Reading stuff online, I stumbled into a fascinating quote by Terence Kemp McKenna, a "psychedelic" guru of sorts. I don't usually read such people (although Hunter S. Thompson is a blast), nor do I spend my time in the "philosophy and religion" section here. But the following quote really sort of blew my mind:
Contradiction is not a problem; contradiction is the proof
that you’re actually dealing with the Real.
What I love about the quote is that it is right and wrong simultaneously. It means something (perhaps everything), but also means nothing. In a way it's like the mind is tricking itself just by reading it. It reminds me of the "Colorless green ideas sleep furiously" sentence composed by Noam Chomsky in 1957, as "an example of a sentence whose grammar (logical form) is correct but whose semantics are nonsensical, and therefore has no meaning to understand" (Wikipedia).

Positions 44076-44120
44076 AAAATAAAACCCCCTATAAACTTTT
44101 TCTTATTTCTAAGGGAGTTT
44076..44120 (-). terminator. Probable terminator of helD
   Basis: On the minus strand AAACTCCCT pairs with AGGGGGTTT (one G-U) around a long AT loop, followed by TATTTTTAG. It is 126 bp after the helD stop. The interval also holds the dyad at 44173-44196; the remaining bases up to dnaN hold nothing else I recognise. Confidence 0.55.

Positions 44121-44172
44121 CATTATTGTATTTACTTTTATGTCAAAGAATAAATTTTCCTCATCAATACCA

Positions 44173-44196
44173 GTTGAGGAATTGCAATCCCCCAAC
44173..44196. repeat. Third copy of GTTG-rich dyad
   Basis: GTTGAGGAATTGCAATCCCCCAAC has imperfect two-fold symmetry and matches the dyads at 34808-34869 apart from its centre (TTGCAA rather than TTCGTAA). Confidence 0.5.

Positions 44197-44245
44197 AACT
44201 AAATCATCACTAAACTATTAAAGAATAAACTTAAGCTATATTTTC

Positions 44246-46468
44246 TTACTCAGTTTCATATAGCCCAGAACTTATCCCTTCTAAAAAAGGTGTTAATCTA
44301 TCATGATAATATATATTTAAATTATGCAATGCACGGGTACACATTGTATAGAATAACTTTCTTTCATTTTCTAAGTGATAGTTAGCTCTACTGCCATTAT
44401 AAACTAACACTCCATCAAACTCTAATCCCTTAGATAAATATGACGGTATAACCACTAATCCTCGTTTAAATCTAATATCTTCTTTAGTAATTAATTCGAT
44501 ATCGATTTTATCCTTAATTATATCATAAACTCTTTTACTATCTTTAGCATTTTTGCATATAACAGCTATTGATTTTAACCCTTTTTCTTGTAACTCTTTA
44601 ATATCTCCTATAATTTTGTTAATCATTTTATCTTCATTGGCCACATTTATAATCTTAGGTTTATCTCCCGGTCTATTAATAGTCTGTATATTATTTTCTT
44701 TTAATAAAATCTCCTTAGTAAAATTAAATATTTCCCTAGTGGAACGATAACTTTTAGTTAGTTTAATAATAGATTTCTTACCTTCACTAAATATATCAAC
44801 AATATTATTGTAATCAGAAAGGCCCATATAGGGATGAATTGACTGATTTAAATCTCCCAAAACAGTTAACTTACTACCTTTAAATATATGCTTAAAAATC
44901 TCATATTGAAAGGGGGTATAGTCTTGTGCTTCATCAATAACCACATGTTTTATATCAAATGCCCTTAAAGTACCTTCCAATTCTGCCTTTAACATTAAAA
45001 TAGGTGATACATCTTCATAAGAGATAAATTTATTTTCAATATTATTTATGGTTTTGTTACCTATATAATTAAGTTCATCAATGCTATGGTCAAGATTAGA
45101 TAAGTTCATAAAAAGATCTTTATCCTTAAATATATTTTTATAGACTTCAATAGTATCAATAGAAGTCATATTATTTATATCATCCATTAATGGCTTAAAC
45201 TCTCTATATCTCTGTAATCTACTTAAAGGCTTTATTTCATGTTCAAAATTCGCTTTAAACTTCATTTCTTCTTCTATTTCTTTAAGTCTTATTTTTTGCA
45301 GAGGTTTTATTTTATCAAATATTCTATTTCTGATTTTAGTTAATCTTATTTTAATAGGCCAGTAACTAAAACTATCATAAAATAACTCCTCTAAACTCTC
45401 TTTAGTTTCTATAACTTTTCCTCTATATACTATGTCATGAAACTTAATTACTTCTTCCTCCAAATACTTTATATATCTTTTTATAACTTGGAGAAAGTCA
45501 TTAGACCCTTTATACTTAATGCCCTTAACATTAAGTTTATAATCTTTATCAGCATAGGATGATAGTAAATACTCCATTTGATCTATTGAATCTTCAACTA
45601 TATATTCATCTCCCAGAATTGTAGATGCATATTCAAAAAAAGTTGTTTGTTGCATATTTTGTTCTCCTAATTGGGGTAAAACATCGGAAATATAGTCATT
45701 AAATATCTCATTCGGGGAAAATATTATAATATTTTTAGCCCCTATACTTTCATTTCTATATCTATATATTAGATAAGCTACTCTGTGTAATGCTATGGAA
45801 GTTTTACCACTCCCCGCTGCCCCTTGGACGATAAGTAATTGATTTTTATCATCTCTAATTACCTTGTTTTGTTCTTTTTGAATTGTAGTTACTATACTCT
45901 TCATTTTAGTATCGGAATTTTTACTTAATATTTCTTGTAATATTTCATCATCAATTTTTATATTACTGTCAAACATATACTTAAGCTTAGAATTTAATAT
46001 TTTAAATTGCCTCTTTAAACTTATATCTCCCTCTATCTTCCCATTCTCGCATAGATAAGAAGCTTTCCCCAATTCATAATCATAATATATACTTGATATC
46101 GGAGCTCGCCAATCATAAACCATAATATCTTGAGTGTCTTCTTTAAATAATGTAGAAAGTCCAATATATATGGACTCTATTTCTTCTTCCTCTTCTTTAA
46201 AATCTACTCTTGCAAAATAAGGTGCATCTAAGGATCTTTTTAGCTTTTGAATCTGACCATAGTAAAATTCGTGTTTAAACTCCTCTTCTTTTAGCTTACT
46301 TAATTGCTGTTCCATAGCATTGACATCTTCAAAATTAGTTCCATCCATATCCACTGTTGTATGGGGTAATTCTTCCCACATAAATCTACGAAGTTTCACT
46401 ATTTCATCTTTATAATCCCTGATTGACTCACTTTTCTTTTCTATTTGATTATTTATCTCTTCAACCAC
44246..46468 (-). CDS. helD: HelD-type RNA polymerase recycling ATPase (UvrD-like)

It gets me to thinking about thought experiments, and how so much of our time is spent rationalizing what we believe, and justifying our beliefs about those rationalizations. It seems as though thinking itself is a great problem, as it makes us believe contradictions are either a permanent force to be avoided due to embarassment or a completely inconsequential distraction from our own biases regarding reality. Where is the middle ground, and how do we get there without confusing ourselves to the point of no return?